Special report: Enron on trial Full coverage
Skilling gets 24 years
Ex-Enron CEO sentenced for his role in the grand-daddy of corporate frauds.
By Shaheen Pasha, CNNMoney.com staff writer

HOUSTON (CNNMoney.com) -- Former Enron Chief Executive Jeffrey Skilling, who gained infamy as the man who orchestrated the largest corporate fraud in history, was sentenced to more than 24 years in jail Monday.

The 52-year-old Skilling stood stoically, his hands clasped before him, as presiding Judge Sim Lake handed down his sentence. His wife Rebecca, however, sobbed quietly in her seat as victims of Enron's collapse watched the proceedings stone-faced.

Famous faces in corporate crime

Speaking to reporters outside of the courthouse, Skilling said he was disappointed by the judge's sentence but was hopeful that "if we review this in a calmer atmosphere," the appellate judges may find in his favor.

Skilling and his attorneys have maintained that he couldn't receive a fair trial in Houston - the epicenter of Enron's implosion. "I'm not happy about it but I believe deep down - and this is not an act - I believe I am innocent," he asserted.

Judge Lake ordered Skilling to remain on house arrest until the Bureau of Prisons determined his date of incarceration. He denied the government's motion for Skilling to be taken into custody immediately.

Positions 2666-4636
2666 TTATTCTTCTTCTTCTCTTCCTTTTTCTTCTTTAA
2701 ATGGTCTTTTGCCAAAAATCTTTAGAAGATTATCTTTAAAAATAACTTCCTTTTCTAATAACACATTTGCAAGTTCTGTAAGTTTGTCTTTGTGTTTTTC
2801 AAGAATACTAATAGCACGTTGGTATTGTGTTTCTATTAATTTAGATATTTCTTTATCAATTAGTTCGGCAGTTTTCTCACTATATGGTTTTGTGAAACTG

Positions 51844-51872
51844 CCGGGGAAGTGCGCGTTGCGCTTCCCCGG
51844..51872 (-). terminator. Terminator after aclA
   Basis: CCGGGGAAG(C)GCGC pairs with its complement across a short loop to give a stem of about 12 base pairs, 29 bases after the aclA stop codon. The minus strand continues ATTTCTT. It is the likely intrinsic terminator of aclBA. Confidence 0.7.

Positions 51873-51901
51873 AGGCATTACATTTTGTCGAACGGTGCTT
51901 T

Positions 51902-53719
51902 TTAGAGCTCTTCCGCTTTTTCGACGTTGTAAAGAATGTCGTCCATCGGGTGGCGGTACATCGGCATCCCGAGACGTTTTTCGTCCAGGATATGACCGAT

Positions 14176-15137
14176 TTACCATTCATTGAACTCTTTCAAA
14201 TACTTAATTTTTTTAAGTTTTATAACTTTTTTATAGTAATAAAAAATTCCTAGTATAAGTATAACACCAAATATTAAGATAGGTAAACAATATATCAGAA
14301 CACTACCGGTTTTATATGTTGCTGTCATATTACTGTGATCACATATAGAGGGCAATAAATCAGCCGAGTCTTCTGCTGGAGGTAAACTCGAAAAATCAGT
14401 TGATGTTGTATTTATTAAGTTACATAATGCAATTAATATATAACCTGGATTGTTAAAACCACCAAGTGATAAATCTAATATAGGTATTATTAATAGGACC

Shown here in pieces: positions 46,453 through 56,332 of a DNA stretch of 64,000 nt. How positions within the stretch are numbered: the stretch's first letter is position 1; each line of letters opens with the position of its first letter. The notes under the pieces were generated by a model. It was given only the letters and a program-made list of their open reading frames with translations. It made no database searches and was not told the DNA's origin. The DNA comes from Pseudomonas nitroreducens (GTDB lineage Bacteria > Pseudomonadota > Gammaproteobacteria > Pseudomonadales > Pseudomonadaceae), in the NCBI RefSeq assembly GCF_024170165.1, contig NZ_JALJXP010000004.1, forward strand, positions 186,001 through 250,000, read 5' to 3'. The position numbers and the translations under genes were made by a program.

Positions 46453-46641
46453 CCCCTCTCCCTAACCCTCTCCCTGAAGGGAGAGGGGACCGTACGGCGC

In addition, Judge Lake denied defense attorney Daniel Petrocelli's request to lower the sentence by 10 months in order to allow Skilling to serve his sentence at a lower security- level penitentiary.

Instead, Lake recommended that Skilling served his sentence at a Federal Bureau of Prisons facility in Butner, N.C.

Skilling was also ordered to pay about $50 million into a restitution fund for Enron's victims, rather than monetary damages to the government.

Legal experts had estimated that Skilling could receive between 20 and 30 years behind bars. Skilling was convicted in May of 19 counts of fraud, conspiracy, insider trading and lying to auditors.